Professional road racing has been on since January, but Omloop Het Nieuwsblad and Kuurne-Brussels-Kuurne mark the true opening of “real” road racing. These back-to-back races give us a first look at the spring classics contenders and see who is on-form, who is out of shape and who might be a little fit a little too early.
Saturday’s Omloop is the harder race and better judge of things to come, while Kuurne tends to be one for the sprinters. While the route was modified this year to increase the difficulty, we still saw a large group go to the line together.
The Winners: Jasper Stuyven (Trek) at Omloop and Kasper Asgreen (Deceuninck – Quick Step) at Kuurne. Both bagged the biggest wins of their careers this weekend with impressive performances.
Stuyven, 27, has been highly touted as a classics contender since he was at Bontrager Livestrong team way back in 2012, but he has struggled to convert this potential in actual results. We thought he had finally arrived when he won Kuurne with an impressive solo move back in 2016, but the next step never arrived. He looked incredibly strong and like a true classics star with his commanding performance on Saturday and even came back to finish 5th on Sunday at Kuurne, so don’t be surprised to see him on the podium next month at Flanders and/or Roubaix. One things to note, nobody has even won Omloop and Flanders in the same season, so its possible Stuyven is peaking too soon.
Asgreen, 25, displayed his massive talent when he finished second at the 2019 Tour of Flanders and bagged a third overall at the Tour of California later in the spring. His win on Sunday at Kuurne was ridiculously impressive, as he single-handedly turned a sprinters classics into an exhibition of his solo power. The Dane rode across the early breakaway with 28km remaining and then proceeded to ride them off his wheel one by one. His gap only maxed out at roughly 34 seconds with 20km remaining and was whittled down to 15 seconds with 6km to go. Despite this measly gap and large chasing group behind, he amazingly held on for a solo victory.
The win showed two big things, Asgreen’s massive potential and Deceuninck – Quick Step’s uncanny ability to turn near-misses into victories in the following race. After getting Yves Lampaert into the winning move only to be outsprinted by Stuyven on Saturday, they played the field perfectly on Sunday, with Fabio Jakobsen and his QS leadout sitting in the chasing group while Asgreen forced the rest of the teams to chase.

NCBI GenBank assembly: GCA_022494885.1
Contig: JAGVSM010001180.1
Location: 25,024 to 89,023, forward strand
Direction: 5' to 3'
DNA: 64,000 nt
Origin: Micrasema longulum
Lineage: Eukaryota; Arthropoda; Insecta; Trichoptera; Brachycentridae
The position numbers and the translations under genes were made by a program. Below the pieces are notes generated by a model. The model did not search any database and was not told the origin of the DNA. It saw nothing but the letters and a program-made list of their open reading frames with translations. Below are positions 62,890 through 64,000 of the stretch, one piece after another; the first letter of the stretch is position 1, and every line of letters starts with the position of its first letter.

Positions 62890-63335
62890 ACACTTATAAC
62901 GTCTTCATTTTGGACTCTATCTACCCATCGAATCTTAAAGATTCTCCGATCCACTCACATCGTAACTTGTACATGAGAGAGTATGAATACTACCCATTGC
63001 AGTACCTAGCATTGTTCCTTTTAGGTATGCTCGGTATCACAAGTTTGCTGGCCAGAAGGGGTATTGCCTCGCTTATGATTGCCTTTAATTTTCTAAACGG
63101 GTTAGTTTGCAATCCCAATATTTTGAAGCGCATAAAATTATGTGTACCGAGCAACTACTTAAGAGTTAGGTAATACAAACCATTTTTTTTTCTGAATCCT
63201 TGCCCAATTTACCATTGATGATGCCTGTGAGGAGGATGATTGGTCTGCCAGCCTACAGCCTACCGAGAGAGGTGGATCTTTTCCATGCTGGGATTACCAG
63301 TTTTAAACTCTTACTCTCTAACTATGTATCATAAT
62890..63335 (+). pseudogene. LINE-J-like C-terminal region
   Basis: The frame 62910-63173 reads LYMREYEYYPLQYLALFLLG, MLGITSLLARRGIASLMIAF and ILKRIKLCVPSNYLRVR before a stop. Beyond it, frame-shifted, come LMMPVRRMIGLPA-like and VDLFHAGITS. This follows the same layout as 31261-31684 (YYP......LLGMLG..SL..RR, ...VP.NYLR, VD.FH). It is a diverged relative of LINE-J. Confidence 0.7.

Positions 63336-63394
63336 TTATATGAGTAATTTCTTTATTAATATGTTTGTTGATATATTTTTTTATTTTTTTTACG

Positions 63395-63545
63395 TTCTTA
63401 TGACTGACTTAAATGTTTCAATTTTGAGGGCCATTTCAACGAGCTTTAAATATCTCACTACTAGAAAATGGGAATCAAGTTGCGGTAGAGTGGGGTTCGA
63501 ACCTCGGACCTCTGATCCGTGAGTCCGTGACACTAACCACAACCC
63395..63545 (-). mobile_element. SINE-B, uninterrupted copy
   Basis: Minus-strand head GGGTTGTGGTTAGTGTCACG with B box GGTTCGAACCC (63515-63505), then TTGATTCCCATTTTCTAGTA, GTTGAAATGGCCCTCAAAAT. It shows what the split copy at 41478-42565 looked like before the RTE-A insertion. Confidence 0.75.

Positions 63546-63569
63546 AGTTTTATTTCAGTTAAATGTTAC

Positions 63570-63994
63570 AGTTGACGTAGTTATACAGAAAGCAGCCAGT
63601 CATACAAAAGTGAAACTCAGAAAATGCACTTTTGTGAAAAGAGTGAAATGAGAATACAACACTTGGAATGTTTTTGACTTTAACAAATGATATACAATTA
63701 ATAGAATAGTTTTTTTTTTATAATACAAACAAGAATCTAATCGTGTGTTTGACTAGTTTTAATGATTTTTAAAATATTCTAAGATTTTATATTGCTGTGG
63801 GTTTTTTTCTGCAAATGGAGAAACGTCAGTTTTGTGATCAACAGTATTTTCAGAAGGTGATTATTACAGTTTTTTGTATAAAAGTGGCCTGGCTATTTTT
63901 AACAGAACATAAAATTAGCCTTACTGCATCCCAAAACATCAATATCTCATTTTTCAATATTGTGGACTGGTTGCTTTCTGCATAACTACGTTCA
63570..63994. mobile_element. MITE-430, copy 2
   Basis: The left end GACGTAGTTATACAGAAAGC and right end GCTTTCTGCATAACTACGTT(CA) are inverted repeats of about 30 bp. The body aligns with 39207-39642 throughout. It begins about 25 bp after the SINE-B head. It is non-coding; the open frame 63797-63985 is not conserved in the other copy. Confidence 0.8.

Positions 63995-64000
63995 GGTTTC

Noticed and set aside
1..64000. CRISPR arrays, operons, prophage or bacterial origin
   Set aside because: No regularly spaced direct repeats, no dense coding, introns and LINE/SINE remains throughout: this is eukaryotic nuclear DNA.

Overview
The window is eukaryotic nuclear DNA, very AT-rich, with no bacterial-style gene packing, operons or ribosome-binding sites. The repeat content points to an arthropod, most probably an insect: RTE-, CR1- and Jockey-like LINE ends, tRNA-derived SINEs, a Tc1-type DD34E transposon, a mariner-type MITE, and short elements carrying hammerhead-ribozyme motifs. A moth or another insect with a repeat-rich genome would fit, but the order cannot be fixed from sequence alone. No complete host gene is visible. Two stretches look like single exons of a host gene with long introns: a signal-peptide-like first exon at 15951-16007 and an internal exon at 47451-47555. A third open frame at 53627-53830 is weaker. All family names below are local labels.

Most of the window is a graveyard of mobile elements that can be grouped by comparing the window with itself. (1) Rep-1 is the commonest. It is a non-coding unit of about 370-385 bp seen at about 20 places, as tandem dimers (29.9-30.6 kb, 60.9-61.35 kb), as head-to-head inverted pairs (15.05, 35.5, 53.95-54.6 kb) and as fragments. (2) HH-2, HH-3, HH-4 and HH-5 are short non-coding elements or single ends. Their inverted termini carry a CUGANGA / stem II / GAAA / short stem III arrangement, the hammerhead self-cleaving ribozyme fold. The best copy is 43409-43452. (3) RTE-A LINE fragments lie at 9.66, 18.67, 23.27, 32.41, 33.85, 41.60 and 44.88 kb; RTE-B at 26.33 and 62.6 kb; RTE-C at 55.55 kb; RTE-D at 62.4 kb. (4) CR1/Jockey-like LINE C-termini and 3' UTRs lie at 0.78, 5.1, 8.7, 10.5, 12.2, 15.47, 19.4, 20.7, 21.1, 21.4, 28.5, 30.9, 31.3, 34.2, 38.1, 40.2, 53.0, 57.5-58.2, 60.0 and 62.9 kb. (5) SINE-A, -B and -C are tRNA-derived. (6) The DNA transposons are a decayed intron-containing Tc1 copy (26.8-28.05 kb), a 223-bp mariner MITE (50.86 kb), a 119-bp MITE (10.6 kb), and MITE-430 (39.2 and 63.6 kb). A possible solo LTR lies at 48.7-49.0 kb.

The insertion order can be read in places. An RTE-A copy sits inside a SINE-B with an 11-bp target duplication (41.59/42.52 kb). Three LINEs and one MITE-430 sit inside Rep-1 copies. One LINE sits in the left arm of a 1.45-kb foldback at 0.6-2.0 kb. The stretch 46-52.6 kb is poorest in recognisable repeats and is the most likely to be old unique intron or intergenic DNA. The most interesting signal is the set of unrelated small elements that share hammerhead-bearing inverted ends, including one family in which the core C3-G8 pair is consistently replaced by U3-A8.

The Losers: While Deceuninck-Quick Step sent a rider up the road while their sprinter sat comfortably in the bunch at Kuurne, Sunweb and Lotto-Soudal did the majority of the work to chase Asgreen down. When the sprint finish came, their best results were John Degenkolb (Lotto) 18th and Cees Bol (Sunweb) 33rd. Giacomo Nizzolo (NTT) and Alexander Kristoff (UAE) went 1-2 in the bunch sprint and rounded off the podium thanks to this work (also, count these guys as mini-winners from the weekend). As the spring rolls on, Sunweb and Lotto might want to think about getting more creative and aggressive with their tactics and not pulling the race back together so their sub-par sprinters can fail to get results.
CCC got Matteo Trentin into the winning break on Saturday at Omloop, only to see him dropped on the Muur van Geraardsbergen. While it’s still early and we don’t want to read too much into these performances, it could be tough for Greg van Avermaet to trust his new co-leader later in the spring when he can’t trust him to not break the first rule of bike racing (don’t get dropped from the breakaway).
Should We Worry?: Last year’s Paris-Roubaix runner-up, Nils Politt, was minutes off the back at Omloop. You don’t want to peak too soon but it can be tough to make up for a complete lack of form in four weeks.
Current World Road Race Champion Mads Pedersen was close to ten minutes off the back at Omloop.
Sep Vanmarcke, Tim Wellens, Bob Jungels, and Niki Terpstra all failed to stay in the main chase group at Omloop.
Who to Keep an eye on: Philippe Gilbert was invisible on Saturday at Omloop, but the defending Roubaix champion had a secretly great race. He was minutes off the back at one point, only to claw his way back into the peloton and finished in the top ten. Gilbert appears to be in great form for the upcoming Milan San Remo (if it happens).
Wout van Aert looked like the strongest rider in the race at Omloop, but the Dutchman did too much too early and missed the winning move. The same thing plagued him at last year’s Tour of Flanders and he will have to start playing the waiting game more if he wants to convert a big one-day win.
Heinrich Haussler turned back the clock to 2010 and looked fantastic at both races. Watch for him to make a mark at Flanders or Roubaix.
Stefan Kung finished top ten at Omloop. After last year’s 3rd place at the World Road Race Championships, he is emerging an incredibly solid one-day rider.